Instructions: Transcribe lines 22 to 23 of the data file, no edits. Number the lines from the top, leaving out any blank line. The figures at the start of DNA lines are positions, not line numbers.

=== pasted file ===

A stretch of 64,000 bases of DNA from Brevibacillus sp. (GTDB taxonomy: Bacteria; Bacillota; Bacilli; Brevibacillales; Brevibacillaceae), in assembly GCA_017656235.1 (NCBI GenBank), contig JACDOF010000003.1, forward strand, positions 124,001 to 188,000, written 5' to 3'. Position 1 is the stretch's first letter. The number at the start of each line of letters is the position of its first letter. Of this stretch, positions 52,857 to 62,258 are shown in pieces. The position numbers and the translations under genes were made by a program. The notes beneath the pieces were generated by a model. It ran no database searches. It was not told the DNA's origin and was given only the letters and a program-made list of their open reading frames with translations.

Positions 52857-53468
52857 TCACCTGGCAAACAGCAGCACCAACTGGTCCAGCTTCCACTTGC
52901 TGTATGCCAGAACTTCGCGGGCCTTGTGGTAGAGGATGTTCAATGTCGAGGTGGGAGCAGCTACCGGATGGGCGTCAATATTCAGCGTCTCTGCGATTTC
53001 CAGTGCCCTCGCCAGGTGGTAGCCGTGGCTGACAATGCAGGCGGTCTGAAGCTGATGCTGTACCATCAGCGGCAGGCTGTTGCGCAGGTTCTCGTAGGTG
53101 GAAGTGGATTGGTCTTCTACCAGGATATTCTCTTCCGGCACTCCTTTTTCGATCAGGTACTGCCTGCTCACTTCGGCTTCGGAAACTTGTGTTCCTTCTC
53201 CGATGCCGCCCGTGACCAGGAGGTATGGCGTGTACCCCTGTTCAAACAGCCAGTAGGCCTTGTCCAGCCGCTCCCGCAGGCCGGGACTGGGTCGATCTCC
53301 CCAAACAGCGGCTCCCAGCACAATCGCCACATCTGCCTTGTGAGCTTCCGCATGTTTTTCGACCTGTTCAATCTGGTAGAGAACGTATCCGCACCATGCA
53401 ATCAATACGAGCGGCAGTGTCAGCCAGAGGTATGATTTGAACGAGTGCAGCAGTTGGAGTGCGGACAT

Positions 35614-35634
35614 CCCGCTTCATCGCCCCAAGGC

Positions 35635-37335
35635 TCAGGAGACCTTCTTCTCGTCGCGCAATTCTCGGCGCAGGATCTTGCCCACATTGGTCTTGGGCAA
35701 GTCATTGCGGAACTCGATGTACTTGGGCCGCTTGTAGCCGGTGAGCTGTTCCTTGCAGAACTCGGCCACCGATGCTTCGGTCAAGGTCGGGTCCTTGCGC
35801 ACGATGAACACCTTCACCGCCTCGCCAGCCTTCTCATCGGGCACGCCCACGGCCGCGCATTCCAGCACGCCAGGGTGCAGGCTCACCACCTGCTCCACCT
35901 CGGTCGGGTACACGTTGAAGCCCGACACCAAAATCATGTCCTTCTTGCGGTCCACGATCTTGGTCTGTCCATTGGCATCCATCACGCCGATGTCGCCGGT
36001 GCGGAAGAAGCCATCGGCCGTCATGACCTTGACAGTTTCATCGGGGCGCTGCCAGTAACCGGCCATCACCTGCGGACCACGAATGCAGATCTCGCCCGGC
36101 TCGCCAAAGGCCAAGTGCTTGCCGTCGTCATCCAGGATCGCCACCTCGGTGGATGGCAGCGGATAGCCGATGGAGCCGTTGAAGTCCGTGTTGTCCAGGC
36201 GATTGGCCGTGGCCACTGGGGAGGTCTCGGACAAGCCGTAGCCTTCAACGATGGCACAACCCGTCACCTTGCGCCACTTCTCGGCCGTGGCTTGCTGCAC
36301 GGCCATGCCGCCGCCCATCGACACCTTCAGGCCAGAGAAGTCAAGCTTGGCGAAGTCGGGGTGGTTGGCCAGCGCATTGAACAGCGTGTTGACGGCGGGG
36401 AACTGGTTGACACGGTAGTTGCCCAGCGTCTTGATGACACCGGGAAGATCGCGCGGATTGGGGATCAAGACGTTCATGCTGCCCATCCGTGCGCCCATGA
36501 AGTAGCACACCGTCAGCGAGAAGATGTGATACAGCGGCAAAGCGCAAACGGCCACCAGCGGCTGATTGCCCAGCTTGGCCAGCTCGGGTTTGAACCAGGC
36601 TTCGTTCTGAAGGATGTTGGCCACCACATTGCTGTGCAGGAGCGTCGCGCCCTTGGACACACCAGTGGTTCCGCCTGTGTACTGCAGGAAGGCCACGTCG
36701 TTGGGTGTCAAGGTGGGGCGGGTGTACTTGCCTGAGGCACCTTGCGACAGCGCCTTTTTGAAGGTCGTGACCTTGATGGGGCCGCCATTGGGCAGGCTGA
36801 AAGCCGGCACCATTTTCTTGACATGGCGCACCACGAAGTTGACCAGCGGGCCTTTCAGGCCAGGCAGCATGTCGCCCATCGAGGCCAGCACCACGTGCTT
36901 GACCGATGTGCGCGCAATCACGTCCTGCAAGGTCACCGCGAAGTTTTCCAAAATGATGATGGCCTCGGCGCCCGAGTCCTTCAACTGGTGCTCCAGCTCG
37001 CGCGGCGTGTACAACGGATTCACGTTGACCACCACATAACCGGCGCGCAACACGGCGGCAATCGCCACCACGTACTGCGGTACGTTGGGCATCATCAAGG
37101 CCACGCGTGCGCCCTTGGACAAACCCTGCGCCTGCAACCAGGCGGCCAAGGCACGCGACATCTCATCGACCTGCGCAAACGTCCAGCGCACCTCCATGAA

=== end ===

36501 AGTAGCACACCGTCAGCGAGAAGATGTGATACAGCGGCAAAGCGCAAACGGCCACCAGCGGCTGATTGCCCAGCTTGGCCAGCTCGGGTTTGAACCAGGC
36601 TTCGTTCTGAAGGATGTTGGCCACCACATTGCTGTGCAGGAGCGTCGCGCCCTTGGACACACCAGTGGTTCCGCCTGTGTACTGCAGGAAGGCCACGTCG